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Surprises and Absurd Person Singular
In Alan Ayckbourn’s brave new world, described in his latest play Surprises, people live up to 200 years and time travel isn’t all it’s cracked up to be.
“I like the idea of the film director Ridley Scott’s worlds, where everything is a bit off – things fall off the technology and break,” he says. “These are worlds which are slightly battered and everything is not human-proof. The fact is our machines are affectionately created with the best of intentions, but then we get our hands on them...”
His 76th play sees the country’s most performed living playwright return to the world of science fiction as explored in previous plays such as Miss Yesterday, Henceforward, Communicating Doors and Standing Room Only – albeit in his own idiosyncratic way.
“I’ve described it as a play with its head in the future but with its heart in the past,” he says, having not only penned but also directed both plays as part of the London 2012 Festival. “It’s science fiction but used as an allegory – as most good sci-fi is – to reflect what’s happening today and the issues I’ve picked up on recently.”
The play, which premiered at Scar- borough’s Stephen Joseph Theatre last month, depicts several intertwined love stories set in the near future that explore the central theme of longevity.
It will be running in rep at Chichester with the 1974 Evening Standard Award- winning comedy Absurd Person Singular, which follows three disastrous Christmas parties over three years.
“Surprises is really three one-act plays all interwoven, which structurally makes it quite interesting,” says Ayckbourn. “It also parallels the structure of Absurd Person Singular. Not only has Surprises got the same cast size but it’s also got a three-act structure, which is very rare nowadays. In fact, I haven’t used a three-act structure since I wrote Absurd Person Singular in 1972.”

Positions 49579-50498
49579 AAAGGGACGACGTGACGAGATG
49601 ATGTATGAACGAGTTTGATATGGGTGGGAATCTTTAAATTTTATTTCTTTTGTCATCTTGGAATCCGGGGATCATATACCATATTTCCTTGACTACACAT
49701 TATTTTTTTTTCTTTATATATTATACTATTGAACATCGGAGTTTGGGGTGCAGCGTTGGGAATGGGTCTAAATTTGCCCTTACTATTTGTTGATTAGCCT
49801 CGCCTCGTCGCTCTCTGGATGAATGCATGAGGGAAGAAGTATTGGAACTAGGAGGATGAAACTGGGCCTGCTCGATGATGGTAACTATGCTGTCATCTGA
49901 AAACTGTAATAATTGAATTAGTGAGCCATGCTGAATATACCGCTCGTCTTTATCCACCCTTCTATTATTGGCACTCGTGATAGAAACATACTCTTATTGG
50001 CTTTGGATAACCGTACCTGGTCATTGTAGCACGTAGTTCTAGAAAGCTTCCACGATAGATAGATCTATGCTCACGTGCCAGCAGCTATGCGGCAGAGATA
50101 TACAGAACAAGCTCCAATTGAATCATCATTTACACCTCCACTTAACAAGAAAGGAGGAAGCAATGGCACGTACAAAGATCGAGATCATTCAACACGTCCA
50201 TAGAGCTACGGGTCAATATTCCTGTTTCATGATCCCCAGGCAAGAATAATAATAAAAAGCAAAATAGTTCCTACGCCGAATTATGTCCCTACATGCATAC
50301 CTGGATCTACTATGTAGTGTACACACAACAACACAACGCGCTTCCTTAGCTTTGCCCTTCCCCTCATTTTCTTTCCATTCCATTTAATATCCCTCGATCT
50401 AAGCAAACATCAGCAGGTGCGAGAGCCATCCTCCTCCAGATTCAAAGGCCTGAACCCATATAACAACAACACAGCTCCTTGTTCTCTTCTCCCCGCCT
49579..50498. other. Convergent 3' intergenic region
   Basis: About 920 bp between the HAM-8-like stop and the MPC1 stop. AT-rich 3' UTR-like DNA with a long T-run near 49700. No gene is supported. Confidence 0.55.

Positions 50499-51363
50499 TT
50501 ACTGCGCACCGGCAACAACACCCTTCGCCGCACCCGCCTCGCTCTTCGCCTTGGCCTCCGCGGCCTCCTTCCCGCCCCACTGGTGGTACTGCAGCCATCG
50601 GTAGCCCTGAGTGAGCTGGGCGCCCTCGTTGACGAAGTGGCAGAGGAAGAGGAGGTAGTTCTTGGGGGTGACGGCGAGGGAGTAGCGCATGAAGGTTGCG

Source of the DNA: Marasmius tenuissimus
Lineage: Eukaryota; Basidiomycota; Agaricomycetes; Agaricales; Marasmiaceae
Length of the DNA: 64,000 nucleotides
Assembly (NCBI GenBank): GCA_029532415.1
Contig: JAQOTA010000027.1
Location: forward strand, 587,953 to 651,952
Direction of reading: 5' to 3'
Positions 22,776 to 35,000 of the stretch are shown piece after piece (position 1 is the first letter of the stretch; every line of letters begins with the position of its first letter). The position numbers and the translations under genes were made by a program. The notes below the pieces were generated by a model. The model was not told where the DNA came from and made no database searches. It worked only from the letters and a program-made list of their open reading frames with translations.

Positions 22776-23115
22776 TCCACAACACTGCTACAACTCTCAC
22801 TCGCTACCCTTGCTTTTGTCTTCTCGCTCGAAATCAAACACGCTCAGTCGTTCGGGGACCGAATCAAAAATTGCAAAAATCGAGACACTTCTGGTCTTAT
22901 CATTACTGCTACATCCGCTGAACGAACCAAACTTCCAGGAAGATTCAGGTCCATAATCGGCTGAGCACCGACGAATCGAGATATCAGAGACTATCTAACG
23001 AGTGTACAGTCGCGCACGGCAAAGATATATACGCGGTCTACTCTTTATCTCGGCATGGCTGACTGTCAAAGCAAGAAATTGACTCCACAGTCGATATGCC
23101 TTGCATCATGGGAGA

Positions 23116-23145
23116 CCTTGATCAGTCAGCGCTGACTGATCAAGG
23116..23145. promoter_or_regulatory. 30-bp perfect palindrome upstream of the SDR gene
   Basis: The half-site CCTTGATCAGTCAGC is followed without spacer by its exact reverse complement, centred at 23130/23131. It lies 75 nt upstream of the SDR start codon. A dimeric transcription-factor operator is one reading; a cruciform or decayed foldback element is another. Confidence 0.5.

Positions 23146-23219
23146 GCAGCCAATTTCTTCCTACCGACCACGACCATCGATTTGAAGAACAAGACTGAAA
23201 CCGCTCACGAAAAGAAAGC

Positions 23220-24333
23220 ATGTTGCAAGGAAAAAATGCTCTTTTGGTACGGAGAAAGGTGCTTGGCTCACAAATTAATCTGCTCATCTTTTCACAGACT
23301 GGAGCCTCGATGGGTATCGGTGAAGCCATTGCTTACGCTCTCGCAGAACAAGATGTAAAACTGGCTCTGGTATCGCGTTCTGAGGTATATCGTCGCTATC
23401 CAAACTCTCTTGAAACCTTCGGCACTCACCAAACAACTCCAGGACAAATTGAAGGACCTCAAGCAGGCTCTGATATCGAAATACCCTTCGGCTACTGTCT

Both productions feature stalwarts of Ayckbourn’s regular company, including Ayesha Antoine, Bill Champion, Laura Doddington, Sarah Parks, Richard Stacey and Ben Porter, who have appeared in more than ten recent Ayckbourn productions between them.
Ayckbourn was inspired to write along the theme of longevity after reading about the strain the increasing elderly population is putting on the National Health Service.
“The chances of people living longer and longer as the centuries go by are increasingly plausible and certainly quite interesting dramatically,” he says. “Most of you can already be replaced – although I think the brain will be the last thing it will be possible to replace – but practically everything else is fast becoming a spare part!
“I have a character in the play who’s 120 years old and says, ‘I’ve just seen my doctor for a check-up and he says if I take good care of myself, I probably have another good 60 years.’ “He’s already retired twice, had several lifetimes and doesn’t know what to do next. If we’re not able to plan our lives for the long-term, we are going to be in that situation, which will pose some interesting problems.”